William Henry Ireland

Anonymous, "Extempore Epistle, from Maister William Shakspeare in the Shades, to Samuel Ireland, Esq." The Oracle, Public Advertiser (24 December 1795).

The following Poem was thrown last night into our Letter-box. — What minor Spirit conveyed the real sentiments of the great Poet, we have, in course, no opportunity of even guessing.

From the regions of bliss that are destined to shed
Immoralities dews on the Poet's proud head,
My mind has consented to look upon earth,
Alarm'd at the threat of her spurious birth.

O IRELAND, can'st thou, whose most grateful research
Explor'd my old TOWN, and took views of its CHURCH;
Who, at Shottery, made the poor peasantry stare,
And from HATHAWAY purchas'd my old *courting chair.

Can'st thou be so gull'd as to dream of possessing
The treasures bequeathed to my wife (1) without blessing,
And presume to surmise that with HEMINGE in league,
She who call'd me her WILLY ere thought of intrigue?

Can'st thou further believe, though instead of (2) thy friend,
All Westminster half the same witness witness should lend;
That HEMINGE, who publish'd the folio edition,
Would let VORTIGERN slumber within his partition?

Or, if in the first folio, published we hear,
When poor NAN, my wife, expir'd the same year,
These treasures of thine were not found to be reckon'd,
Pray what could prevent them from swelling the second?

Where till now have they slumber'd, and no critic spark
Through antiquity's cobwebs display'd such a mark
As should prove a new shot for my old ANNOTATORS,
And contribute to torture my foreign TRANSLATORS.

Thus much, my good friend, to thy reason addrest,
Let us take off the grace of antiquity's vest,
And examine internally all you have shed
In credulity's torrent upon my meek head.

And straggling INDENTURES form de la Loi;
A copy corrected of Britain's old LEAR,
(4) (Where with pleasure I see nothing ribbald appear).

Add to these many sports of the sons of the STAGE,
And the favourite works in retirement of AGE,
On which my weak brain you affirm set more (5) store,
Than all it had ever engendered before.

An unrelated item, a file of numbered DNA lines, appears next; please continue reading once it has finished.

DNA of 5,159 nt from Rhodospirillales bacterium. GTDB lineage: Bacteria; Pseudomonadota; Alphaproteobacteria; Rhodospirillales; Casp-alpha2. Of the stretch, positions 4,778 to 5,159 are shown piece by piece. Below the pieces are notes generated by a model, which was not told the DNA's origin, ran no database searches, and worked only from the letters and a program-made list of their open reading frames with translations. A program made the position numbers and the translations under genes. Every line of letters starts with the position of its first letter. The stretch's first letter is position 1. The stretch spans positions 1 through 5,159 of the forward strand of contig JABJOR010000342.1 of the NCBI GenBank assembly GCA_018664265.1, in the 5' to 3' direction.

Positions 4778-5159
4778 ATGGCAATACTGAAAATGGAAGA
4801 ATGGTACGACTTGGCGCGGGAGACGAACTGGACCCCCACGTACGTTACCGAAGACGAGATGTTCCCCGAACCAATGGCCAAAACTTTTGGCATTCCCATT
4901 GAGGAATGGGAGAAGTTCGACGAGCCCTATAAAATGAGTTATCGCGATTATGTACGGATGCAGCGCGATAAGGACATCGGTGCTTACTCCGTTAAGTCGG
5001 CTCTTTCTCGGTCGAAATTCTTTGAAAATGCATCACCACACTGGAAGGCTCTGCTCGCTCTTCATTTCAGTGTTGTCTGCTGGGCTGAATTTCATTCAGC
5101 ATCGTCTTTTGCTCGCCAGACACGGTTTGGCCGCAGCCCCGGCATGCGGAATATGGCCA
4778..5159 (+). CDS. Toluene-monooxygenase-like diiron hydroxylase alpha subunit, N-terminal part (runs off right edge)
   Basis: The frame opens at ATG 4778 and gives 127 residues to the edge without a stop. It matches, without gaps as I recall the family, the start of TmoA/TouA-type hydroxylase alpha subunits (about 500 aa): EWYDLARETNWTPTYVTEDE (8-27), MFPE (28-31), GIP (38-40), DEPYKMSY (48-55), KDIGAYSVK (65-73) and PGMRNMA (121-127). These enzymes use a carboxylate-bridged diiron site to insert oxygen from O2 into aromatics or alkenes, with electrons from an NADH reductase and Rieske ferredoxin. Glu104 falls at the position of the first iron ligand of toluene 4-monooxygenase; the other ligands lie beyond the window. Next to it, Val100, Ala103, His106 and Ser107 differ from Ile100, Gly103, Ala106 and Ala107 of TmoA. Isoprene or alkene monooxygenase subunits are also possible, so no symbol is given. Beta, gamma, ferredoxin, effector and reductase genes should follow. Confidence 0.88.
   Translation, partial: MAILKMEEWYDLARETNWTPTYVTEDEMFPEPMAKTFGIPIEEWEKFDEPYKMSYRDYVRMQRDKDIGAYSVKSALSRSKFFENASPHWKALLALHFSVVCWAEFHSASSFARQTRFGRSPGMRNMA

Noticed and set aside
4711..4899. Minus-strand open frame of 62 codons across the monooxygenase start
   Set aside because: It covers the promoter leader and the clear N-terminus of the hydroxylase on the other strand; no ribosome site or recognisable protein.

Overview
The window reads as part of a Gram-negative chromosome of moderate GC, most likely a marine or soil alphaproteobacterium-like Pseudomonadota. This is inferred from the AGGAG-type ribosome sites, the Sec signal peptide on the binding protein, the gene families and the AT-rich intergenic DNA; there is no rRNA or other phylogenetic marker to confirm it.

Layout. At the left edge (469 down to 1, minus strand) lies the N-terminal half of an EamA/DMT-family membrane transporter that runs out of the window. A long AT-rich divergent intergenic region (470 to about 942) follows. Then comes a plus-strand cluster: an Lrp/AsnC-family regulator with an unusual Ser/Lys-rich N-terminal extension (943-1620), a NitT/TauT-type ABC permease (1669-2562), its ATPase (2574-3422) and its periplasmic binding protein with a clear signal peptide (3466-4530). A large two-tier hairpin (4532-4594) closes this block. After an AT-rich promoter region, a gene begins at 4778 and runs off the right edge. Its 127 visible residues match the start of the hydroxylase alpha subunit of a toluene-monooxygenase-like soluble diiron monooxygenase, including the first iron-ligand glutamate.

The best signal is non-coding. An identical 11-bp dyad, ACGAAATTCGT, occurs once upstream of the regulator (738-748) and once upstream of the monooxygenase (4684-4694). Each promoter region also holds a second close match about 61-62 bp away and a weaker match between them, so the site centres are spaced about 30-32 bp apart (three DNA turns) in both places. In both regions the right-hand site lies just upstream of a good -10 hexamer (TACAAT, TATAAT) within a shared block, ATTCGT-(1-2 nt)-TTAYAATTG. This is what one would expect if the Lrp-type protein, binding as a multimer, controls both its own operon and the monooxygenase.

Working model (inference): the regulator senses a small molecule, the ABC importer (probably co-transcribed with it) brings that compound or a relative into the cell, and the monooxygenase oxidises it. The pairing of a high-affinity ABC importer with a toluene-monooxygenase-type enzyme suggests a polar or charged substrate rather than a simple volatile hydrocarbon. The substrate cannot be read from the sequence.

See you not too devised to your questionless Sires,
Some lands that surrounded the Globe at (6) Black Friars?
When, or all topography is foully belied,
That play-house was seated upon the bank side?

Is there not some anachronism laid at her door,
When of years I had number'd just twenty and four,
To make good Queen Bess her kind compliments pay,
And beg ME and my PLAYERS for (7) Leicester to play?

When the fantastic lord had retired from life's stage,
Ere I had become of the people the rage,
And eight years elaps'd before I could command
One player to move at the Chamberlain's wand.

Can you have forgotten to SOUTHAMPTON'S Earl,
When my fancy presented her very (8) first pearl,
That he had just reach'd eighteen years of his age,
And nothing of mine had been seen on the stage?

But, granting ELIZABETH might have descended,
To write her commands, will the matter be mended?
Would she write, as if (meaning to send by the post)
Full direction were fit; lest the note should be lost?

And, instead of dispatching by one of her squires,
Address to the Globe, on Bankside (not Blackfriars.)
Consider this well, and though honour to me,
With so haughty a Prince will the business agree?

Yet look at thy LEAR, behold its condition,
All stain'd and bemoulded without intermission;
Though the outside such marks of antiquity wears,
Time usually inside the property spares.

T' other day as on STEEVENS I happened to call,
That laborious collector of plays from the stall,
The QUARTO'S I saw, which, though banish'd for ages,
Yet contain'd not a tythe of your soil on their pages.

Do pause then, my friend — let not fondness for me
Make thee swallow a bait that's injurious to thee;
All like me do not know thy uprightness of heart,
Nor, if FRAUD is here practis'd, that THOU hast no part.

* Mr. IRELAND possesses this amorous relic.
(1) The Poet had nearly forgot his wife in his will, and left her at last only an old bed.
(2) The unnamed Gentleman, from whom Mr. IRELAND received these treasures.
(3) The nature of the SHAKSPEARE Papers announced for publication.
(4) The LEAR of Mr. IRELAND has none of KENT'S ribbaldry, by whomever cut out.
(5) This Play the Poet is made to affirm, in the letter to his Publisher, is the best he ever wrote — humanum est errare.
(6) This mistake occurs, we hear, in the legal instrument, by which, for saving his life in the Thames, SHAKSPEARE bequeaths certain tenements to an ancestor of Mr. Ireland.
(7) See the Queen's Letter to Shakspeare.
(8) Venus and Adonis, which he calls "the first heir of his invention," himself.